What's the determining factor when selecting a new business system? An interesting spread of features was highlighted by speakers on a customer panel in London yesterday. One unifying theme that stood out was the need for agility and speed — modern businesses have to move fast and therefore they need flexible systems that help their people save time. Hosted by cloud business software vendor Zoho, whose customers are mostly small and mid-sized businesses (SMBs), the panel had perspectives from four different job roles.
Sourced provides finance for real estate from its peer-to-peer network of property investors, operating through a network of 36 franchise offices across the UK. For founder and managing director Stephen Moss, improved communications and more timely information across the business have made the biggest impact:
One of the key things that we were finding was, the previous system, we had isolated CRM systems per office. It wasn't connected in terms of reports, it could take us up to a week to find out what the sales were.
People now feel more interconnected through an online messaging and discussion system, says Moss:
It's really changed the business so that, rather than feeling like you're in an isolated office, you're able to speak to each other, be involved in the discussions.
As for reporting, Moss now gets a weekly sales report in his inbox every Sunday so that he can start the week knowing exactly where he needs to focus attention. A sales performance app from Zoho called Motivator has made a big difference by giving sales teams real-time feedback on their own performance and how they're doing compared to others across the business, he adds:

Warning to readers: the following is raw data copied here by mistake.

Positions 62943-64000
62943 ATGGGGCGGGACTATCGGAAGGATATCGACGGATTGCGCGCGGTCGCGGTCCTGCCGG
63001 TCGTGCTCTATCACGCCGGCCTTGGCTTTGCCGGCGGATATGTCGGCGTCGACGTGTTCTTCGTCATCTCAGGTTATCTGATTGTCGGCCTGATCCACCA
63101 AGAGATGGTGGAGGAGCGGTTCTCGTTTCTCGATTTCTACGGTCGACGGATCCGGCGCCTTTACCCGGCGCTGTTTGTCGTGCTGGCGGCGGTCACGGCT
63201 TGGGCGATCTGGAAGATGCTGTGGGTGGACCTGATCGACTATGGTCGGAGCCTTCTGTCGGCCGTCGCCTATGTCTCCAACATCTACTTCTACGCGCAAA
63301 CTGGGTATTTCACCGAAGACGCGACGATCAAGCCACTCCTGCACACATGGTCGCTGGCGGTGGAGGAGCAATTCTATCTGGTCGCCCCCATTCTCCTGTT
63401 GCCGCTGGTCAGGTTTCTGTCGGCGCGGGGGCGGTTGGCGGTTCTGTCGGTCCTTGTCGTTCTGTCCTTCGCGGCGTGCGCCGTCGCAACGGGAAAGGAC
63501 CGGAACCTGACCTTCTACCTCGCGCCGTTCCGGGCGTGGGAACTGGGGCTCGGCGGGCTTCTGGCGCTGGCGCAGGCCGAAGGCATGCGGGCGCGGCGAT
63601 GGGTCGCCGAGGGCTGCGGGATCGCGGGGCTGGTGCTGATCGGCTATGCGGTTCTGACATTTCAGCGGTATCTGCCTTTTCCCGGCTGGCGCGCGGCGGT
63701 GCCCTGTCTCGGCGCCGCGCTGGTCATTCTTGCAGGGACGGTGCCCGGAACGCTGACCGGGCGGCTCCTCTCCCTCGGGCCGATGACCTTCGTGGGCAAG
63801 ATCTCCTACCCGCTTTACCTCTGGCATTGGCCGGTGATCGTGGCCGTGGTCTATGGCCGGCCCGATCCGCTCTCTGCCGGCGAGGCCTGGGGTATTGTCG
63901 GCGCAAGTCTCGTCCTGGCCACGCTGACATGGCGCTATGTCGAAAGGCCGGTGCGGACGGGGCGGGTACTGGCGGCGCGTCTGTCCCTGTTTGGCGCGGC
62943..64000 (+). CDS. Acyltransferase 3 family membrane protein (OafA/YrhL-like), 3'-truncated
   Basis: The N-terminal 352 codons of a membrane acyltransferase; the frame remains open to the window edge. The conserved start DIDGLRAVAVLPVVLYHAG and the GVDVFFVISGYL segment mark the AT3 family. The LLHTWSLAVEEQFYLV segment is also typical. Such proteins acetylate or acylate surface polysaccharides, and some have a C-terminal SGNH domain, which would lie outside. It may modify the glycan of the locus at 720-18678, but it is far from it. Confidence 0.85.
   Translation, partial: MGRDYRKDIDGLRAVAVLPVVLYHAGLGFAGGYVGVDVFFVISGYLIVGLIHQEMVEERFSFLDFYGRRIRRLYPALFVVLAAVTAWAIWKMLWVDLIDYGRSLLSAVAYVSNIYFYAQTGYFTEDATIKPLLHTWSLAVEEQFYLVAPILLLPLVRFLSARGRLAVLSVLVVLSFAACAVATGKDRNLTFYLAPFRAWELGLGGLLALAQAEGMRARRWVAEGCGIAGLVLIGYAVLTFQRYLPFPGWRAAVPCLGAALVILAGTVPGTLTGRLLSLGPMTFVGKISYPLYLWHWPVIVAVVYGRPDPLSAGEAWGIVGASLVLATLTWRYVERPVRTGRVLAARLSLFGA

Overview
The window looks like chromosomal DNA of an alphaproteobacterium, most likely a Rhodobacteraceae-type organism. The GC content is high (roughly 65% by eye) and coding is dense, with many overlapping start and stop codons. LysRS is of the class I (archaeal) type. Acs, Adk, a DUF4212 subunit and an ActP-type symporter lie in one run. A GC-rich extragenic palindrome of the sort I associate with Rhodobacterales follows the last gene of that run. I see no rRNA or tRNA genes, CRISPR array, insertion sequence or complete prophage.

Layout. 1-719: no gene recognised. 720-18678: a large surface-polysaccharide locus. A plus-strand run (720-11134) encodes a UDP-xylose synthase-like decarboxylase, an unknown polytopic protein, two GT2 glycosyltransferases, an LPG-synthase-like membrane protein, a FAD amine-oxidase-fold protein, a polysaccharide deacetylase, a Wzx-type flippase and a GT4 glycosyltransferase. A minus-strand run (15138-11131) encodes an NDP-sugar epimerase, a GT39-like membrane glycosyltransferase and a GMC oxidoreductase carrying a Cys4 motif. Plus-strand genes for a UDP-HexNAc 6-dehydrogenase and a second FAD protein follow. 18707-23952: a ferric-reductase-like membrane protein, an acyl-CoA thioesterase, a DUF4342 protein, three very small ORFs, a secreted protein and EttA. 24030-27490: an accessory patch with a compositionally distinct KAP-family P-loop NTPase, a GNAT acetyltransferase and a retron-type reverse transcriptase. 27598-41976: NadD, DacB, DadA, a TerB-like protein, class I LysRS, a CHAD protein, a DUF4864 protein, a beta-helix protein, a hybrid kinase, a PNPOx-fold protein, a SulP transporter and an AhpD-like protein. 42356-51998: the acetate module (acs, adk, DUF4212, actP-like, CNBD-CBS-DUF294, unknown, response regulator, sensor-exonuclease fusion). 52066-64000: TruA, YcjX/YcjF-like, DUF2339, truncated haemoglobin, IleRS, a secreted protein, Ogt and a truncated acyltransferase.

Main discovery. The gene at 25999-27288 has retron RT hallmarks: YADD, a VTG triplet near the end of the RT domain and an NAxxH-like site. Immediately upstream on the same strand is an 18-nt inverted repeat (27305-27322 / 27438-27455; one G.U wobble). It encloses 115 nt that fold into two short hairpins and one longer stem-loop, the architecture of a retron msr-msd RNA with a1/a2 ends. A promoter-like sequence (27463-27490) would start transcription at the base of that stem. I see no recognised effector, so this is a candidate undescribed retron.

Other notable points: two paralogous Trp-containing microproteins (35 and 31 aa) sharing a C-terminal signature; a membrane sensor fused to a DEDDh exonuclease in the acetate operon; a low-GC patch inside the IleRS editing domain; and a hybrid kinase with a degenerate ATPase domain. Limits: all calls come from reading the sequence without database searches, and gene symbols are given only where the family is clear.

Quite simply we saw an increase in sales once we'd implemented Motivator, on the basis that people were encouraged to compete and obviously they were rewarded through what they achieved.
So technology from a management point of view, particularly the Zoho system, has really changed what we do.
The head of IT
Staying adaptable and agile are the key benefits for Simply Asset Finance, which provides lease finance for small businesses in capital intensive industries, such as agriculture, construction, manufacturing and transport. After starting out as a Zoho CRM user, the company has now adopted the full Zoho One suite. Having a single look-and-feel means that staff can quickly pick up new applications as they're introduced, says Technology Leader Daniel Palhao. That's important with a sales team spread all around the UK, he explains:
Sales guys in our industry are generally less tech-savvy and they prefer to spend their time talking to people. If the software already has the same look-and-feel and it's integrated, it's not different from what they know.
From his perspective, it's not just that he has less integration and change management to worry about. With a single technology platform, he also has a lot more flexibility in deciding when to roll out each module of functionality: